I want to reduce the number of reassessments per week, because there are a few students who are using the reassessments as a crutch still. They aren’t a safety net, but a lifeline. And by the end of the year, I hope to see them weened off of reassessments. This is one tiny step in that direction. The other steps to achieve that involve a lot of talking with students one-on-one about working smarter, not harder.

I’m not 100% sure I’m going with these changes. But I’m leaning towards it.

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4 comments

  1. FWIW, I want to say Good for you for refining your structure-slash-container for retests. I think this is a TOTALLY reasonable policy.

    One of the hardest things our team of teachers is working on this year is accepting the fact that it is not sane or healthy for any of us to try and be constantly and endlessly available to kids any moment they think of something they want or need. We’re not mothers of newborns, and our students are not infants who will die if they can’t take a retest right this very second. It’s appropriate to distinguish between “wants” and “needs” and in these cases, this is a “want,” and it’s a want that is appropriate to address on a reasonable schedule such as you have developed.

    One of the developmental skills our students must be learning in order to be successful in life is deferred gratification and working within a system.

    And just like taking the driver’s test to get your driver’s license, if you flunk the test, you cannot expect to just show up at the DMV the next day and demand an immediate retest and have an evaluator drop everything to take you out and give them a second road test.

    This is an adult-person soft skill that they need to learn in order to function in the real world. University will be no different. In fact, speaking as a former college instructor and corporate manager, I can say with confidence that annoying your instructors or bosses is not a helpful approach to negotiating what you want or need.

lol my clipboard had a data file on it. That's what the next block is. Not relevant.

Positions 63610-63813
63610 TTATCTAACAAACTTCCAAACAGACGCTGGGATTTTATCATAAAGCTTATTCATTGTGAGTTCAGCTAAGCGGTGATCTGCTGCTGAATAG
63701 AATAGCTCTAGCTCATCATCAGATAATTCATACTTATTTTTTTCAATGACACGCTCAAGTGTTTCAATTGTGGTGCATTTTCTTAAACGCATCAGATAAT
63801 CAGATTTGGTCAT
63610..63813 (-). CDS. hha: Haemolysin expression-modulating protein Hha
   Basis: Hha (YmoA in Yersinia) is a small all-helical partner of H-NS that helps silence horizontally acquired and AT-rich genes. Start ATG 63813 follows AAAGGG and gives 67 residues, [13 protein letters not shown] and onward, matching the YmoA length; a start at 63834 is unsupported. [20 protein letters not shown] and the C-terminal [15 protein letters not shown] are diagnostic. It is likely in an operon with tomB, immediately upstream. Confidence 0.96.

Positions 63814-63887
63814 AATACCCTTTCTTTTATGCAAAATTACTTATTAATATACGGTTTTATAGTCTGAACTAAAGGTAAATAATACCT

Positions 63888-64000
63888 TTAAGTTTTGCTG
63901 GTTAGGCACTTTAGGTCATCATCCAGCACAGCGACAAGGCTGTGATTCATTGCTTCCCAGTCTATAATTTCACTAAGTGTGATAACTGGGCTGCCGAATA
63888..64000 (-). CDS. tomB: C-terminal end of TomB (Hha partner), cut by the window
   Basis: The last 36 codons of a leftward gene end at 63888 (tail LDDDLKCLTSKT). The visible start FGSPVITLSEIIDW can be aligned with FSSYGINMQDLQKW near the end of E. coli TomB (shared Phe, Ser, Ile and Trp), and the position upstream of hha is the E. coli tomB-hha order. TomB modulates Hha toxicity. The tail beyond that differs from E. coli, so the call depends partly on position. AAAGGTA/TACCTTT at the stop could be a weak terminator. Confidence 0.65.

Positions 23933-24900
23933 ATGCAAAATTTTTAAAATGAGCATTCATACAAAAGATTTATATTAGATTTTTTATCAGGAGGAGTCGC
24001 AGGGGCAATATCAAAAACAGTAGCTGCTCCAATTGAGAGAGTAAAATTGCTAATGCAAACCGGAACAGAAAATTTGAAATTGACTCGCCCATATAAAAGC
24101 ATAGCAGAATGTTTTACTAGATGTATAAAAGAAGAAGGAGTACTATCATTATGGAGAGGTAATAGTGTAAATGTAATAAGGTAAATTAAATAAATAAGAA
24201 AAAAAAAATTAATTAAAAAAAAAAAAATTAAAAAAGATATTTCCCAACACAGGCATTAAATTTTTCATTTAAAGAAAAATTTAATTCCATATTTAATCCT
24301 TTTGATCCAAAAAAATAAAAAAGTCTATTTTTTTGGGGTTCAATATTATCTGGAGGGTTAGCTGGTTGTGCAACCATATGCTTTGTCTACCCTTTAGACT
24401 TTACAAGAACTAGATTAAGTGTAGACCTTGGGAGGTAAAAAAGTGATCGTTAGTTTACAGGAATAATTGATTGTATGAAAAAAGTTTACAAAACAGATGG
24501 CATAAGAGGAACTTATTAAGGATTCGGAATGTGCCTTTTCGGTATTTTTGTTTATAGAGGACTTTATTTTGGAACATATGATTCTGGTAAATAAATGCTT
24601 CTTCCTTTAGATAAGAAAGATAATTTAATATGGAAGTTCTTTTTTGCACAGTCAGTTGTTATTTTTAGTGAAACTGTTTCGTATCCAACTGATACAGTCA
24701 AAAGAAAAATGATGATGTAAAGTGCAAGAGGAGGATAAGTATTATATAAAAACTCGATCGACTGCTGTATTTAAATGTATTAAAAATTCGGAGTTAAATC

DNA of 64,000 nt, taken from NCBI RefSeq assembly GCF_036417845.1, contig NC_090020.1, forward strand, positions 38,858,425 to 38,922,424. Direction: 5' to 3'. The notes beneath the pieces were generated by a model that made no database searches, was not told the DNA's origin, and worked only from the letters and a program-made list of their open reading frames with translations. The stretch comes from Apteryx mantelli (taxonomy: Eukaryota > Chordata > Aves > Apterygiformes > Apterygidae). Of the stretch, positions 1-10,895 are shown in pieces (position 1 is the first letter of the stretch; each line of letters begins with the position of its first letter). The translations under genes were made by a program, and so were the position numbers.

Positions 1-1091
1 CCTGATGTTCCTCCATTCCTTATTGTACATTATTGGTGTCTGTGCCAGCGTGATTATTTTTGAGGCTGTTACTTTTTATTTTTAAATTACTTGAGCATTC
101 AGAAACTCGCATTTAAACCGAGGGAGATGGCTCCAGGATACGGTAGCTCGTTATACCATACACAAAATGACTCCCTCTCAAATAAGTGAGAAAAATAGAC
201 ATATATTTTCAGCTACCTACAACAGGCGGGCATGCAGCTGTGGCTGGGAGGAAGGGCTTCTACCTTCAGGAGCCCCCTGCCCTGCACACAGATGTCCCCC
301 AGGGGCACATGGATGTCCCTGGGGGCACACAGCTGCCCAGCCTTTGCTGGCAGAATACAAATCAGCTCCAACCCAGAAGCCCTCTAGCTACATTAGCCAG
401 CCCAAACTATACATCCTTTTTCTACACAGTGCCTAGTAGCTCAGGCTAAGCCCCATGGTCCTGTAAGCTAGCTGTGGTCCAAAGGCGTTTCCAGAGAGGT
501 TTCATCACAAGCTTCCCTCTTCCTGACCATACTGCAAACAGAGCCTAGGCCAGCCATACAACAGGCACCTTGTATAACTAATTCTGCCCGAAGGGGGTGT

I think that by setting up this very reasonable framework, you are actually empowering your students to develop good judgment about making healthy and sensible requests of their instructors. And that will stand them in good stead for the rest of their lives.

    So don’t hurt yourself, but please pat yourself on the back.

  2. I’m about to start teaching next year – and I tried something similar on a much smaller scale in my internship – so watching this with great interest.

    Is there any way the students can manage some of this re-testing themselves? Anything that could be automated? Or perhaps use the time and skills of some of the more advanced students to help out?

    It does seem to me that you are building a set of resources which is highly re-usable – so next year should be much less stress for you (hopefully :-)

  3. Here are a few thoughts:
    You’re saying it’s all about giving the students a chance to show you what they know. So couldn’t at least part of the assessment be based on them showing you, by giving YOU some examples of questions they are now able to answer, and show the solutions? Yes, you’d run the risk of the students just copying the work from elsewhere. But maybe if they also had to explain each step of the way…?

    Also, I’m doing this thing in psychology class where I only accept essays in for reassessment after they have been improved and the student’s classmates (at least one) believes that the essay now reaches a significantly higher level than before (I hand out assessment criteria and have them mark each other’s essays). This saves me a lot of work. Maybe your students could assess each other somehow before bringing the work to you?

  4. Sam:

    I’m in much the same boat right now. I have freakishly large class sizes because of the way that our seniors’ required classes were scheduled (argh), and I’m being swamped at all hours of the day with reassessments.

    My kids came up with the idea that each class gets one day of the week to reassess, and if they can’t make that day, they just have to wait (and retain the knowledge) for the next week. I think this still leaves the avenue for reassessment, but it definitely stems the tide that was my insane classroom, and I think it makes them really plan for that day and have something to get done rather than trying the shotgun approach (which is counterproductive to our movement.)